Regulatory Mechanisms Underlying Regeneration of the Adult Zebrafish Exoskeleton

Phan, Hue-Eileen 15 August 2018 (has links)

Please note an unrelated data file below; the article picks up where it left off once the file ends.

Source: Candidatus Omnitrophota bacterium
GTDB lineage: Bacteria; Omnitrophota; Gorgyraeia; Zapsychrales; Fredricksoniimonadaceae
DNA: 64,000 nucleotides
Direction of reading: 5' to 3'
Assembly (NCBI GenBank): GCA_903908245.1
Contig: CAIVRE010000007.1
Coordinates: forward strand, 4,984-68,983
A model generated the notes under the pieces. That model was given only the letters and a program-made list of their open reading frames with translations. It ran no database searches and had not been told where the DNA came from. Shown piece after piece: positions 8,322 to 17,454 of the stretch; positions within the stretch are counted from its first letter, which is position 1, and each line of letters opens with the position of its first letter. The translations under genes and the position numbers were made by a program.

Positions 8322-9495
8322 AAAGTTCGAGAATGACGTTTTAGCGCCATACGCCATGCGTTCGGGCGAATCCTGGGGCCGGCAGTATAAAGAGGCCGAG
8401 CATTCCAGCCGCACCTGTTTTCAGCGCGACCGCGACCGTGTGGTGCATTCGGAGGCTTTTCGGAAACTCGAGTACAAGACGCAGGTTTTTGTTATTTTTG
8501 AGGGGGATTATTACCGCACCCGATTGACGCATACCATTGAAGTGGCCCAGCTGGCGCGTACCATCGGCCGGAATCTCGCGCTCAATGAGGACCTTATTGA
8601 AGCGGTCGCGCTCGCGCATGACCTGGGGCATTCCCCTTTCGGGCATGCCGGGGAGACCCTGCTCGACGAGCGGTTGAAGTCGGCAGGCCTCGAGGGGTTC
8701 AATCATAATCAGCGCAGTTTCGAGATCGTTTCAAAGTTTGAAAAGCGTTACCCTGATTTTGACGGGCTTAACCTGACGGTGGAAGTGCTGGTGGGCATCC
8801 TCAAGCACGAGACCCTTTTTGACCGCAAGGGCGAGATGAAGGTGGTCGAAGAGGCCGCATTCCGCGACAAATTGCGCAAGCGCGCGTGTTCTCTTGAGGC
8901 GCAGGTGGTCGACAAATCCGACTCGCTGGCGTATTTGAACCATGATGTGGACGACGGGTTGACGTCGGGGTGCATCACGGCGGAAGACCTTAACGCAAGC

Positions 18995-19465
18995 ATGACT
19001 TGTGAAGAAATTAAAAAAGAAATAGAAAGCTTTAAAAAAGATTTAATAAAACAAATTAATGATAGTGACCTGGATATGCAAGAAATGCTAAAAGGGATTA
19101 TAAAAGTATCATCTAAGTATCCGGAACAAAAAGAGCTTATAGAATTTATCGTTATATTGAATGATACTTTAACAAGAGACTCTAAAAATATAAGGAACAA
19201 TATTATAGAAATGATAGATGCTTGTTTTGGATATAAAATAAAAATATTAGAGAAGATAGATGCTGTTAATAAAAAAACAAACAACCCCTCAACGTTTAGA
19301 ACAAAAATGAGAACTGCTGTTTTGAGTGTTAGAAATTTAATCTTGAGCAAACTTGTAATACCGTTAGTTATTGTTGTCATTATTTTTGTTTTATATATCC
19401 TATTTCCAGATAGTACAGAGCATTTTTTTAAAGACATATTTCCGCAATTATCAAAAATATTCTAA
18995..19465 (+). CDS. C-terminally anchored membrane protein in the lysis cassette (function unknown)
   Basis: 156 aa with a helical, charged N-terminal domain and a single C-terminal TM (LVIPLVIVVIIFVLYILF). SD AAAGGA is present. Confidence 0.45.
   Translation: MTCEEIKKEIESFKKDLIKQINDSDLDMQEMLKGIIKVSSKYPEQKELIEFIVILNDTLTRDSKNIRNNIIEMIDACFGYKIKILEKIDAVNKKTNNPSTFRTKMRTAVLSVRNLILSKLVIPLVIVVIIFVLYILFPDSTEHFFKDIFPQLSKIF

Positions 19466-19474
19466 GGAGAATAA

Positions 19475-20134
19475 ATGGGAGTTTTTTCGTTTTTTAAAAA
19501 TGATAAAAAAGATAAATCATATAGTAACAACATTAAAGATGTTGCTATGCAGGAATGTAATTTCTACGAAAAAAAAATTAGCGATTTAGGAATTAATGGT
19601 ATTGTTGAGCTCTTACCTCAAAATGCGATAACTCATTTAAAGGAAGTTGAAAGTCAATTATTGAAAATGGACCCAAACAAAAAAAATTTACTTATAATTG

The fin exoskeleton of the zebrafish is comprised of lepidotrichia (or fin rays) and actinotrichia. In uncut fins, the fin rays span the entire length of the fin and the actinotrichia are found at the distal tips of each of the fin rays. Both of these fin exoskeletal components are capable of regenerating following amputation or injury. The regulation of the regeneration of these exoskeletal components is the central topic of this thesis and is explored in two different projects. The first project focuses on zebrafish fin ray regeneration during which bone segments are periodically added at the distal tips of each fin ray, each segment being separated by a joint. Joint formation involves the expression of a unique set of genes: hoxa13a, evx1, and pthlha. The alternation between bone segment formation and joint formation during fin ray regeneration seems to closely correlate with positional outgrowth during regeneration. We investigated whether or not the calcineurin and retinoic acid (RA) signalling pathways, both of which may be potential regulators of positional outgrowth, are involved in regulating joint formation. FK506-induced calcineurin inhibition and RA treatments each resulted in the suppression of joint marker expression. In RA-treated fins, bone deposition occurs in the joints as a result of joint cells being induced to differentiate into osteoblasts. These results suggest that the calcineurin and RA pathways may provide the positional information that regulates joint and bone segment formation. The second project focuses on the regulation of actinotrichia formation during adult fin regeneration. Throughout the early to intermediate stages of fin ray regeneration, actinotrichia fibers are found deep to the regenerating hemirays. As regeneration progresses, these actinotrichia fibers become gradually restricted to the distal domain of the fin regenerate. Actinotrichia contain structural proteins known as actinodin. There are four actinodin genes in zebrafish, actinodin1-4. We studied the comparative activity of the cis-acting regulatory elements of actinodin1 during fin regeneration. We have previously identified tissue-specific cis-acting regulatory elements in a 2kb genomic region upstream of the first exon, termed 2P, that drive reporter expression in the fin fold ectoderm and mesenchyme during embryonic development. Within 2P is a 150bp region, named epi, which contains an ectodermal/epithelial enhancer. Using in silico analysis, we have identified four main clusters of transcription factor binding sites within epi, termed epi1-4. Using a reporter transgenic approach, we have identified epi3 as a site containing an early mesenchymal-specific repressor and an epithelial-specific enhancer. We have also shown that the first exon and intron of actinodin1 contains a general transcriptional enhancer in adulthood and an alternative promoter. Overall, these results suggest that there is a difference between the regulation of actinodin1 during embryonic development and that of adult fin regeneration.